Her heart squeezed at the mountain-lake panorama with golden oaks, red-orange maples, and evergreens reflecting over blue water. Within the planned community of the “Alps of Southern California”, every property enjoyed a mountain-lake vista. Consistency ruled, courtesy of the architectural committee’s regulation of three stories max. Roofs were rust-colored tile. Timber was stained walnut, and stucco was as warm as honey butter within the synchro-bubble.
Scrunched against the glass, people exited on the second floor as they conveyed wishes for a Happy Friday. Now with breathing room, she gazed down onto Main Street’s business district. Villagers were setting up tables for the Oktoberfest, the classic wooden boat show, the Art and Wine Festival, and the Chamber of Commerce’ Fall Tour of Homes, —all reminders to get out there and live, but the sky threatened rain.
The elevator jolted to a stop where Finn’s company, Edward Smithson, Inc., took over the entire third floor. With an unobstructed view of Lake Arrowhead, grandeur slammed her. Chill bumps rose on her skin. She felt cold, so very cold and out of place.
A moment later she greeted Brooke, a swanky Smithson fixture, who handed her a new employee clipboard. “Congratulations, Mrs. Kelly,” the redhead said. Addressing her as Mrs. Kelly indicated she wasn’t an insider.
“Les and I dated a very long time, Brooke.” Amy watched the receptionist tilt her head and twist her glossy lips. “We weren’t married actually.”
“But, you took care of him.”
“I did. After the shooting.”
The awkward moment passed. Amy slid onto a chair with the new hire forms, and her hand shook. Would she be fired on the first day? Amy fidgeted with her aquamarine earring as she signed the W-2 and insurance forms as Amy Isla Kintyre.
With nothing better to do, she pulled out her cell and accessed the accounting application, Mint. She punched in numbers, entering the bookkeeping monthly salary into the software, twice that of a taxi driver. She gazed at the thick envelope on her lap. Her breath hitched, and she was pretty sure her heart stopped.
* * *
Keeping his movements steady, the motorcycle responded to Fin’s shifting weight. Protective gear snugged around him, repelling a wind-fueled shower. Through the visor of his full-faced helmet, the world flowed past in water-shattered reflections of passing cars. Unlike the bike, Fin’s mind moved in broad sweeps, responding well to a new direction. Thanks to Amy Kintyre, he coasted away from blind alleys and headed along a fresh curve.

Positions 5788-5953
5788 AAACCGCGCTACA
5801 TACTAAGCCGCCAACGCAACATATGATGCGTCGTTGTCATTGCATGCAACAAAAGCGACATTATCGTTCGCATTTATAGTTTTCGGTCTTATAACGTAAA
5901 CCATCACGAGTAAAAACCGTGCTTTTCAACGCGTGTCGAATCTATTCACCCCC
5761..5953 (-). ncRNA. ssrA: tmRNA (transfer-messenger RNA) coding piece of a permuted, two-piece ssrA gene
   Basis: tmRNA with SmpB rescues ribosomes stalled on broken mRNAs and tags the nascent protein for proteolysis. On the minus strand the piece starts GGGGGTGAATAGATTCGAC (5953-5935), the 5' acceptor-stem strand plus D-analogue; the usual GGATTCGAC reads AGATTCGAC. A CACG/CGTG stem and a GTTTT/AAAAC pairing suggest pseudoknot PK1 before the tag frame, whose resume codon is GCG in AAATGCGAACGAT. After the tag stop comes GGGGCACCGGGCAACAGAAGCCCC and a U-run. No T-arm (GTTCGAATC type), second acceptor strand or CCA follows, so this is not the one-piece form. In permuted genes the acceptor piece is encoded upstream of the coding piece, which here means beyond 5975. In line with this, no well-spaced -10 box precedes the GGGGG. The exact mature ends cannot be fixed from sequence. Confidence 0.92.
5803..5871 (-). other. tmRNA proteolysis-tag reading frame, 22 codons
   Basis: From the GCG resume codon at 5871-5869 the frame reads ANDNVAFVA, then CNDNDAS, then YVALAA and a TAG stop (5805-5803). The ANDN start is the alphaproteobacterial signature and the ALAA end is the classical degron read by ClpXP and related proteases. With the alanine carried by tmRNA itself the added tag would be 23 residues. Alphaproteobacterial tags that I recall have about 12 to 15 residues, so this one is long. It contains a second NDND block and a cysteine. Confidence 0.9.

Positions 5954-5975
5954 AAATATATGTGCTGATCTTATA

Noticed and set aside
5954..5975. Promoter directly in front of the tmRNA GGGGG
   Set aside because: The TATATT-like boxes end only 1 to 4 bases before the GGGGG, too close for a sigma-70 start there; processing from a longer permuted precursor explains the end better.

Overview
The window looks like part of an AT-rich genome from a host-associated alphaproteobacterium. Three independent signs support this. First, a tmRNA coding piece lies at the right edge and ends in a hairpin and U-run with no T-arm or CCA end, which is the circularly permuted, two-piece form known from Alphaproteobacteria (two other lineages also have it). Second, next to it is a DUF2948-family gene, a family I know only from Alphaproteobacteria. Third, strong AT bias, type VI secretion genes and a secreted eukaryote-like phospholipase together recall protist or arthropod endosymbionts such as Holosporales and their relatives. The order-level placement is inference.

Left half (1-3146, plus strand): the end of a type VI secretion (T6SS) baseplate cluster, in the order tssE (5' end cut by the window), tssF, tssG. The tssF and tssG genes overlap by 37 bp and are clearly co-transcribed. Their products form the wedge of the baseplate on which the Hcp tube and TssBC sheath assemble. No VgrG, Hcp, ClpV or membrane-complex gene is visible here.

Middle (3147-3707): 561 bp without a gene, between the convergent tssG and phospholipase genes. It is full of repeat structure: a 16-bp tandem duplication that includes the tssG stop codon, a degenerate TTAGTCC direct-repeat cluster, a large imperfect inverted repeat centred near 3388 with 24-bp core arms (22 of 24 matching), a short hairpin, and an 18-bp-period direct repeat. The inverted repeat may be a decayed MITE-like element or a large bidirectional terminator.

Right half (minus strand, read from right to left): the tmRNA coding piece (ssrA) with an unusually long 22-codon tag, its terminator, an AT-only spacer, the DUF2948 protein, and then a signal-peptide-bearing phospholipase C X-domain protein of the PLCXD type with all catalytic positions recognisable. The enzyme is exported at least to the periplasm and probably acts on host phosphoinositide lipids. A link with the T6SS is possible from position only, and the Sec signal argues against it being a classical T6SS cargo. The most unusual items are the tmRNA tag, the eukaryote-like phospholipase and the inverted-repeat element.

Finn rolled through an intersection, past Arrowhead Pizza where white, wrought-iron tables dotted the patio. A flock of starlings took shelter under orange umbrellas. After traveling another klick, he pulled onto a blacktop drive under an arched sign for Straight Arrow Ranch, his dad’s assisted-living complex.
Constructed mid-century, the fully-restored cabins enjoyed a new heyday. With branches resting on roofs, lodge pines hovered with maples and oaks alongside the log structures. Upscale wicker furniture graced front porches. Finn whiffed the succulent combination of ham and cornbread. The clubhouse’s home-cooked meals were catered.
Lately, Papa, more childish, enjoyed playing tricks on the lady next door. One of these days Mick Donahue would wind toilet paper around the front porch of uppity Dolly Pugh and her disobedient cocker spaniel, Sweet Pea.
A pine-scented gust lifted damp oak leaves as Finn kicked his way through a golden carpet to Papa’s cabin. With all the fees he paid, why didn’t the dining room at least have extra sugar? As he passed old, wooden wagons and a rose garden, he took his last step from his bike and freedom. He glanced at his Rolex but willed himself not to feel time pressure. Overdue for a visit, he fisted the sugar packets and skipped up porch steps.